The 'Wageningen School' and the Counterintuituve Sublime


  • Paul Roncken



Preponderance of the great, taming power of the small. Dealing with historic and indigenous culture-related design issues seems to trigger some weak aspects of garden and landscape architecture. This is especially the case in the Dutch "Wageningen School" landscape architecture that is firmly rooted in a causal description of natural and social relationships. Together with the increasing number and broadening interests of parties involved in a design trajectory, the traditional causality cannot handle the demand for more expressive aesthetics. It may lead to aesthetic ambiguity and even a crisis of the legitimation of identity and the identity of a design. But is it really necessary for a landscape architect to let go of the causal theorem in order to be flexible to the (subjective) demands of clients and the public? Is there an alternative perspective on the relationship between causality and aesthetics that can have a firm grip on an insatiable discussion regarding identity and legitimation? And can this alternative expand the design language beside the current nostalgia that flourishes in historic and indigenous design issues? Odd as it may seem, the condition postmoderne as described by the French philosopher François Lyotard can make a difference regarding this discussion.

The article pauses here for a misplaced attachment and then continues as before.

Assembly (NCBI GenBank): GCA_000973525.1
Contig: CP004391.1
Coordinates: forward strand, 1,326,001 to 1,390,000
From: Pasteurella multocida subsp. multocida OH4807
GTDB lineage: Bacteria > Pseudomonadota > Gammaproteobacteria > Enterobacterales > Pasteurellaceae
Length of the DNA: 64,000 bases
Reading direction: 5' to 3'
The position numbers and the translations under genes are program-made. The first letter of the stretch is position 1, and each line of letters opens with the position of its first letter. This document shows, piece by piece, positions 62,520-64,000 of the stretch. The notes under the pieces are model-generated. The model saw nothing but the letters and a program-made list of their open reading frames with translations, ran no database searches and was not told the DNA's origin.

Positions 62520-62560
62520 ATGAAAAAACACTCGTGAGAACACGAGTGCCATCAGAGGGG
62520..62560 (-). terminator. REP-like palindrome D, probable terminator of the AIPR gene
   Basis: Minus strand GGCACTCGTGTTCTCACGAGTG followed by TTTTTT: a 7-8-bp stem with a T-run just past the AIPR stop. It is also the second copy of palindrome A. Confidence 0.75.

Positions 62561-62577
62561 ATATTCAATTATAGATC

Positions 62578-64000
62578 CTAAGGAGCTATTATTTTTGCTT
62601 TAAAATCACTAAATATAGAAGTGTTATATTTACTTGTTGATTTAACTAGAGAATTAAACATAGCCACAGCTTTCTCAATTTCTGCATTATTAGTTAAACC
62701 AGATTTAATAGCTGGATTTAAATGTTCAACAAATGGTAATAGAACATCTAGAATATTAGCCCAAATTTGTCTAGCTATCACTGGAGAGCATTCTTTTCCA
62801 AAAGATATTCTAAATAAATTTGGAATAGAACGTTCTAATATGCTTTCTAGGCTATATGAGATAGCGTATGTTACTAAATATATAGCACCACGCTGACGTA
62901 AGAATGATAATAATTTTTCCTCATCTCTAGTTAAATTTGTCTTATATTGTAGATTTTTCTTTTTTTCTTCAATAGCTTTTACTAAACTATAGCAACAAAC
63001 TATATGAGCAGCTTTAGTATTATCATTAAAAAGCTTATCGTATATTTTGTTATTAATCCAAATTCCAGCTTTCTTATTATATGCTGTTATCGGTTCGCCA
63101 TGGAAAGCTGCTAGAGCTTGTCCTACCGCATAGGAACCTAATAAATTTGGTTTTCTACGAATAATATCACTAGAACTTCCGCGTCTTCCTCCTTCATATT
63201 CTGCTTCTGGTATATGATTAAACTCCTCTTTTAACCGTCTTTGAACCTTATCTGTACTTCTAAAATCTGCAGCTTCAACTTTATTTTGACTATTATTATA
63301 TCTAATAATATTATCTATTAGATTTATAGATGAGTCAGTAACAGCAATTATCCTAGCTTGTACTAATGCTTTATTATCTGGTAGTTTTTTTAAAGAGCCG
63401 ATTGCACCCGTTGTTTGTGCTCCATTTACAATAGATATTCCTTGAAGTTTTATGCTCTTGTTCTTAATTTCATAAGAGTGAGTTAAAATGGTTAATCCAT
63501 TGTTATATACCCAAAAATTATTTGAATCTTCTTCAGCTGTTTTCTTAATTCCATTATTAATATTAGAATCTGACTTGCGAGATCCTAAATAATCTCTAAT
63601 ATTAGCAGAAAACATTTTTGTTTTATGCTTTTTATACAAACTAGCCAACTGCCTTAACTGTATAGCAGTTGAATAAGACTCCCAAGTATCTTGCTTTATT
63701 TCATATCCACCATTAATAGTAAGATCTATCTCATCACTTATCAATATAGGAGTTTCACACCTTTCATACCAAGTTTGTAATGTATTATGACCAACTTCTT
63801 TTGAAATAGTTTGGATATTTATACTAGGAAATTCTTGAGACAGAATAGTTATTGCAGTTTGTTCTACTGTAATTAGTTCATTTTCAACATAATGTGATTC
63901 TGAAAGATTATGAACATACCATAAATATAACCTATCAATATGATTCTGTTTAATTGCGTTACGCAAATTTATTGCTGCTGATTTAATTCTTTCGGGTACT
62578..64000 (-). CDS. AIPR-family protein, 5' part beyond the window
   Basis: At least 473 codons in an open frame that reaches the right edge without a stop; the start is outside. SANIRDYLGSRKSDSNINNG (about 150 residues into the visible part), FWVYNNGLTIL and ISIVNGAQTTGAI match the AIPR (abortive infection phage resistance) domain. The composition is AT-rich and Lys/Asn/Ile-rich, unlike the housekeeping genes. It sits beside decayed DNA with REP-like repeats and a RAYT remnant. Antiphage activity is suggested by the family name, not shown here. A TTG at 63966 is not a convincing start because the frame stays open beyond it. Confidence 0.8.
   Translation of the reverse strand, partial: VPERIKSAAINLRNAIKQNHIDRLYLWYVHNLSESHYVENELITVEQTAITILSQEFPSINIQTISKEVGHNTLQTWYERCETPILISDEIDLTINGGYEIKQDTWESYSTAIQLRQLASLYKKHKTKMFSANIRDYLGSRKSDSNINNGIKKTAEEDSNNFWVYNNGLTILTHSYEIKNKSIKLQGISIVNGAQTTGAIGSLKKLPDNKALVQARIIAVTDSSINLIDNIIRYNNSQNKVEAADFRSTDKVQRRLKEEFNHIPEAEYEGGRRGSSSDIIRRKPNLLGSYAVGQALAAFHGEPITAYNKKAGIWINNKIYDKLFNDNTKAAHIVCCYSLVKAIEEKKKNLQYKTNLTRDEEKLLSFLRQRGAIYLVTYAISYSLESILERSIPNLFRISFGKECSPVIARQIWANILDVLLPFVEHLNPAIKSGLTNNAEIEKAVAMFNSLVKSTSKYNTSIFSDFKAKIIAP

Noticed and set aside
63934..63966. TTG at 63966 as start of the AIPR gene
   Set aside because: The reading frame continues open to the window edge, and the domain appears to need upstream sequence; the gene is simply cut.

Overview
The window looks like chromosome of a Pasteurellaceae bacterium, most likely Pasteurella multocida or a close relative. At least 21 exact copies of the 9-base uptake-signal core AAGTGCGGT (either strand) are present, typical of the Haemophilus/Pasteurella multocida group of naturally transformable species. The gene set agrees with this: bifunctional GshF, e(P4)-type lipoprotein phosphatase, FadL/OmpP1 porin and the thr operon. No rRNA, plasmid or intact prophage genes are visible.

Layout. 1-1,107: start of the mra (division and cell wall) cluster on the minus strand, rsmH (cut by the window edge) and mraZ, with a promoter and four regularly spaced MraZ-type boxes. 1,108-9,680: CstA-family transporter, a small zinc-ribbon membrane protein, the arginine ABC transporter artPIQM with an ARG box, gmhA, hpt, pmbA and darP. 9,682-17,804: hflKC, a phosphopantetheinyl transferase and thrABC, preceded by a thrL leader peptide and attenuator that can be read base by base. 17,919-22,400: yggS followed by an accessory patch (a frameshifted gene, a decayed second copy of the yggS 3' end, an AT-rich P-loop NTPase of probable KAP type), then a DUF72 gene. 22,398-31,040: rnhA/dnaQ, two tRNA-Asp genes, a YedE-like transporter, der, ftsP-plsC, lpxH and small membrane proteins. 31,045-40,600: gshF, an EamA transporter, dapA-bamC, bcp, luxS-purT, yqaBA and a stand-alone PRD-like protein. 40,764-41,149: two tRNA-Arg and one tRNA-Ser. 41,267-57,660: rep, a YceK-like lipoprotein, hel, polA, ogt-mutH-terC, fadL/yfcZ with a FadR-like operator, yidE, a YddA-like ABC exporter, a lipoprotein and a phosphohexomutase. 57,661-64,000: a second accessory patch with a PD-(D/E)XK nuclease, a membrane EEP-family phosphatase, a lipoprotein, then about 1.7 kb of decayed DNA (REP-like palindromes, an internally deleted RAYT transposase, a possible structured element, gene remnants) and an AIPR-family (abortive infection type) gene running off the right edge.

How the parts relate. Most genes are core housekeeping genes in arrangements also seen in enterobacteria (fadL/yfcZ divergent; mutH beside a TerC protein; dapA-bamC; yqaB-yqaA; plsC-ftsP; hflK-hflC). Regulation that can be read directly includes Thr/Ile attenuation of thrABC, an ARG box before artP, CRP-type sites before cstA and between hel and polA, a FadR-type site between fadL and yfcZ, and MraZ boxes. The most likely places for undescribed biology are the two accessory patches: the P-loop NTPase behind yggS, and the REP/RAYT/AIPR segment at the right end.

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How to Cite

Roncken, P. (2004). The ’Wageningen School’ and the Counterintuituve Sublime. Landscape Review, 9(1), 201–204.



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